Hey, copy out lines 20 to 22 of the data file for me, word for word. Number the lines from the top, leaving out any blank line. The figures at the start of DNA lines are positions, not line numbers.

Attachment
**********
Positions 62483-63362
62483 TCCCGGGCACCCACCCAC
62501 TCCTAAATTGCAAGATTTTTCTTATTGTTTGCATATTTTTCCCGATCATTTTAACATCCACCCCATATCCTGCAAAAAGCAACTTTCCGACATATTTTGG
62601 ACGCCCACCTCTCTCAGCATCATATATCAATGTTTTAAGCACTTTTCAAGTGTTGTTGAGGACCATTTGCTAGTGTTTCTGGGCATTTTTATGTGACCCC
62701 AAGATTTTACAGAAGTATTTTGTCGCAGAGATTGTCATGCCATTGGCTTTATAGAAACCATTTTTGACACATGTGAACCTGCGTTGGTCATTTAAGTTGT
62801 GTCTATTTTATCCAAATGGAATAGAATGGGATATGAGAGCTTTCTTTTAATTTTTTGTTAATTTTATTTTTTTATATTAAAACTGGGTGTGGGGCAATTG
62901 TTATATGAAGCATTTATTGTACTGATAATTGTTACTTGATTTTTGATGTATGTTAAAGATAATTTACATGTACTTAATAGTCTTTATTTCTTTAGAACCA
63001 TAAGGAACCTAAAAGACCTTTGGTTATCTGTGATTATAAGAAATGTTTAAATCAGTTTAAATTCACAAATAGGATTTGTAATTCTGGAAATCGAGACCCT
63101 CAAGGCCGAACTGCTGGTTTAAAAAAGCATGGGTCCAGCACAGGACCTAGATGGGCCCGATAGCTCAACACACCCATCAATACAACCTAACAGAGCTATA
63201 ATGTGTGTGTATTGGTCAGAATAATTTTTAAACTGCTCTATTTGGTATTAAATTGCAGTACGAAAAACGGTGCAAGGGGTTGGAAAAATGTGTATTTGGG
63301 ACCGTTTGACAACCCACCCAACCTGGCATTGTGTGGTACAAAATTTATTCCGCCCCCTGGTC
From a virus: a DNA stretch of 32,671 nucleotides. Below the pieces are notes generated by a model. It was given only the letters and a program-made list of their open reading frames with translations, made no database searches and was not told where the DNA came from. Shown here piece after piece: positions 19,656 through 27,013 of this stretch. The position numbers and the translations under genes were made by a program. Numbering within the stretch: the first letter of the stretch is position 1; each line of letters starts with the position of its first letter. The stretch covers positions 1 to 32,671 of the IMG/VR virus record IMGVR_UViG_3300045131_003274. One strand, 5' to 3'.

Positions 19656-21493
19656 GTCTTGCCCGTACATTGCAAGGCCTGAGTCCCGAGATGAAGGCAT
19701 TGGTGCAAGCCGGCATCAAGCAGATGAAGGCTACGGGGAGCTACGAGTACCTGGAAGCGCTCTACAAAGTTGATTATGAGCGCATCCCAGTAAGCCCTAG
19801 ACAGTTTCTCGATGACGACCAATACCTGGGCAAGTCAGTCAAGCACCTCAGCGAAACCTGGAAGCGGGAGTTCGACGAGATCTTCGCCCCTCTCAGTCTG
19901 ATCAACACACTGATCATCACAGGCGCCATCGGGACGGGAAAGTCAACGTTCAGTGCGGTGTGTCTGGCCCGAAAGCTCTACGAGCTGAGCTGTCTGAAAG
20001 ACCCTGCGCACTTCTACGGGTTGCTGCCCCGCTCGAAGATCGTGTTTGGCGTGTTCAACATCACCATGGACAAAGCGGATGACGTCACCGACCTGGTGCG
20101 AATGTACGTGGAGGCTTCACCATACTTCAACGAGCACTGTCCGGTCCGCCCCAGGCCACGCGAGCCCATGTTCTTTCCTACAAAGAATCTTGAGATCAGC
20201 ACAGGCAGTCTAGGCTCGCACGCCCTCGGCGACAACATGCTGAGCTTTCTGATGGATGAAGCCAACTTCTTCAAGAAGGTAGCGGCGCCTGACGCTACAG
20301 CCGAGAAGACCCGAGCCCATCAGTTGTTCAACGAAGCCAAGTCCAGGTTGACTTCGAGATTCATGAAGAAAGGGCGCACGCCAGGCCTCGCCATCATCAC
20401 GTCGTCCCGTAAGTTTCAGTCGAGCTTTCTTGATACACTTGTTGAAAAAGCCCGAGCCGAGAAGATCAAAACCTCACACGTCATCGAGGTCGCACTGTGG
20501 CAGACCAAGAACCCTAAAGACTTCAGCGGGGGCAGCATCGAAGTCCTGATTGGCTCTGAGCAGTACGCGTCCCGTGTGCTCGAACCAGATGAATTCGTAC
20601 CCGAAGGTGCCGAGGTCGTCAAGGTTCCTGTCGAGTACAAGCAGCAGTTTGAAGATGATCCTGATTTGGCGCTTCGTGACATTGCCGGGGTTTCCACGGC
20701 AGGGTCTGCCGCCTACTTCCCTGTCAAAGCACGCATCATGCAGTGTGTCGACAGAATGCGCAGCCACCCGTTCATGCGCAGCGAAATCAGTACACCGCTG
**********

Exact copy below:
20201 ACAGGCAGTCTAGGCTCGCACGCCCTCGGCGACAACATGCTGAGCTTTCTGATGGATGAAGCCAACTTCTTCAAGAAGGTAGCGGCGCCTGACGCTACAG
20301 CCGAGAAGACCCGAGCCCATCAGTTGTTCAACGAAGCCAAGTCCAGGTTGACTTCGAGATTCATGAAGAAAGGGCGCACGCCAGGCCTCGCCATCATCAC
20401 GTCGTCCCGTAAGTTTCAGTCGAGCTTTCTTGATACACTTGTTGAAAAAGCCCGAGCCGAGAAGATCAAAACCTCACACGTCATCGAGGTCGCACTGTGG